Lower solar costs have been bad news for American manufacturers. State Chinese banks have provided at least $18 billion in low-interest loans to solar panel manufacturers, as well as other perks like rent-free factories, prompting the Obama administration and E.U. to accuse China of dumping—swamping the market with below-cost goods—which Beijing denies. U.S. import restrictions and anti-dumping duties of up to 78% have been put on Chinese panels.
But the tariffs didn’t work, and the last two major U.S.-based solar manufacturers—Suniva and German-owned SolarWorld—declared bankruptcy in April and May respectively. These firms are still backing a 1974 Trade Act Section 201 petition for Trump to impose yet stricter temporary tariffs.
A decision is due in September. “The U.S. solar industry cannot afford to give away the future of critical renewable-energy manufacturing industries,” Juergen Stein, president of SolarWorld Americas, said in a statement.
Street vendors and customers gather at a market near the coal plant and solar project.
But despite the demise of American-made solar panels, the solar industry remains a significant employer: one out of every 50 new American jobs last year was in the solar industry, though in fitting and maintenance rather than production. While China leads the world in overall capacity, the U.S. is leagues ahead in terms of private installations, with one million solar units over homes and businesses.
The U.S. Solar Energy Industries Association estimates 88,000 jobs—one-third of the current American solar workforce—would be lost if Trump grants the Section 201, while jeopardizing tens of gigawatts of future American renewable energy. “Rather than help the industry, the action would kill many thousands of American jobs and put a stop to billions of dollars in private investment,” says SEIA President and CEO Abigail Ross Hopper.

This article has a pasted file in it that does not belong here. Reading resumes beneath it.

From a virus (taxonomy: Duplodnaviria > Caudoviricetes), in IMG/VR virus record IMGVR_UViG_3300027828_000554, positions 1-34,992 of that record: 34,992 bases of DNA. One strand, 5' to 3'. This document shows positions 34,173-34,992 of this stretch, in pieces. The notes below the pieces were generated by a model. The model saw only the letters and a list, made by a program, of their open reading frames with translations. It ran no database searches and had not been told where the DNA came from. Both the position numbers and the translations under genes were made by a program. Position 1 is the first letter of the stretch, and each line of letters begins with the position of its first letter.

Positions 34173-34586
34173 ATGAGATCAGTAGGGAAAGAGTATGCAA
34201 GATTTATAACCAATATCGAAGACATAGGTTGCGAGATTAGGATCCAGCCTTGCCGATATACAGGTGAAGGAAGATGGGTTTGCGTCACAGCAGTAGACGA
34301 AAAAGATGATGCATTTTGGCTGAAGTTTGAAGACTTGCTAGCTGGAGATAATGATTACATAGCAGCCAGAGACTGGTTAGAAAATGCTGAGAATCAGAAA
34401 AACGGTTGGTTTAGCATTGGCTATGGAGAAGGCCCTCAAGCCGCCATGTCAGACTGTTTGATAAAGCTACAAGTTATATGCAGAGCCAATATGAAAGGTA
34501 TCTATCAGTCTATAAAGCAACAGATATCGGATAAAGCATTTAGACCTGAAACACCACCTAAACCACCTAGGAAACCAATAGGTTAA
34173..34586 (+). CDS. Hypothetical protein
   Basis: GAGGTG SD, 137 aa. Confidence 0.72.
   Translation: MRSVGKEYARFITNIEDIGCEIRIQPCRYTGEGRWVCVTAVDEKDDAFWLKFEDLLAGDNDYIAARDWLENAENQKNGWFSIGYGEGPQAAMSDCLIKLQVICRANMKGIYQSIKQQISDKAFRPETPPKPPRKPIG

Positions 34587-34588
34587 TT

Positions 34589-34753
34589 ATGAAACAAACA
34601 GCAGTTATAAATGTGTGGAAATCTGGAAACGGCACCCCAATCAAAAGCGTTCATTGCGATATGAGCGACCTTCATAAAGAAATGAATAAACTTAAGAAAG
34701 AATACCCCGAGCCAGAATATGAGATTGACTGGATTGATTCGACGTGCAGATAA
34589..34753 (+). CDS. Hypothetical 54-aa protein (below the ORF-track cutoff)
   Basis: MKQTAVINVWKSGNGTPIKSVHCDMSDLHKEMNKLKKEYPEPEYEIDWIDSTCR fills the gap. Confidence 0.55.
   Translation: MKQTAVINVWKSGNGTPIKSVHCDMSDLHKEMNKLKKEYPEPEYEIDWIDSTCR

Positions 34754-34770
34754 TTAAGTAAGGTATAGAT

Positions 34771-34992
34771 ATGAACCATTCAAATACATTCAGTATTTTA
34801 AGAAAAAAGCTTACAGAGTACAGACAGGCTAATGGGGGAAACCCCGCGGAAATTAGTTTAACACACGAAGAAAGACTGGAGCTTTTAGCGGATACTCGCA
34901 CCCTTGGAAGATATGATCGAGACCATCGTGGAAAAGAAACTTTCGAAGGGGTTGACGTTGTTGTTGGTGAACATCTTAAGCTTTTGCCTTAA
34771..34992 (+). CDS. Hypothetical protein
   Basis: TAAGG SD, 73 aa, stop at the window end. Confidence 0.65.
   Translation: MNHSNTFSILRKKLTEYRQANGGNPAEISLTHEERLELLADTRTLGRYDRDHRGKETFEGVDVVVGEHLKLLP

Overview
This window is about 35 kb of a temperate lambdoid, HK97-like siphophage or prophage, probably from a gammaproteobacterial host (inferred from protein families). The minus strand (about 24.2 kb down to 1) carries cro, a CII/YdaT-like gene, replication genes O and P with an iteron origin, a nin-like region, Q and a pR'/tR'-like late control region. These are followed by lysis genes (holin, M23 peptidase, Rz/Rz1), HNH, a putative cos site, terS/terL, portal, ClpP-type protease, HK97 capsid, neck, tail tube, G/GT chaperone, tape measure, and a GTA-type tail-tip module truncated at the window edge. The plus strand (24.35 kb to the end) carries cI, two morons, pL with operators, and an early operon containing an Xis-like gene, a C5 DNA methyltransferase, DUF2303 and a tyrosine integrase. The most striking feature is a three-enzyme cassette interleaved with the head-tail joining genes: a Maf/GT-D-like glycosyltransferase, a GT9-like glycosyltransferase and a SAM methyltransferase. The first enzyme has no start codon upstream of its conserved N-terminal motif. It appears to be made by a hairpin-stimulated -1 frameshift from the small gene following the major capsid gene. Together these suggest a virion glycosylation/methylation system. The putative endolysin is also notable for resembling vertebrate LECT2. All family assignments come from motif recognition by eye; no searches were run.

American manufacturing is unlikely to suddenly become competitive even with the Section 201, as rising labor costs in China means production is already shifting to its Southeast Asian neighbors. “If Trump introduces higher tariffs, we would just bypass them by exporting to other countries first and then selling to the U.S.,” says Zheng Minjie, founder of Marsrock solar firm based in the southern Chinese city of Xiamen.
China also faces tough decisions going forward, particularly job losses stemming from curbing overcapacity in the coal and steel industries. At present, China is still responsible for half of global coal consumption, and 70% of its electricity comes by the sweat of its four million coal miners. While China boasts a quarter of global solar capacity—double the U.S.—that only accounts for 2% of national power generation.
Wang Duoli, a fisherman whose home was flooded out more than a decade ago, paddles near the solar farm.
What’s more, 11% of China’s solar and 21% of its wind power is wasted, as transmission line construction has not kept pace with soaring capacity. In addition, China’s antediluvian and fragmented grid system prioritizes power plants nearby urban centers, with normally far-flung solar and wind farms typically used just to top up. Greenpeace estimates that China squandered enough green energy in 2016 to power Beijing for a year.
But the tide is turning. Reforming overcapacity in coal and steel was high on the government’s latest Five-Year-Plan published at the end of 2015, and plans for more than 100 coal-fired power plants were canceled earlier this year. For Sang, the thought of returning to the pits brings a shudder. Today, he still wears a hardhat, but it’s mainly to keep the sun from his brow rather than rocks from his head.
“I don’t miss my old life,” he says. “I’m glad we are reusing this area to create a better future.” For Sang’s young son and every Chinese. —With reporting by Zhang Chi/Huainan
A local fisherman passes a section of floating panels.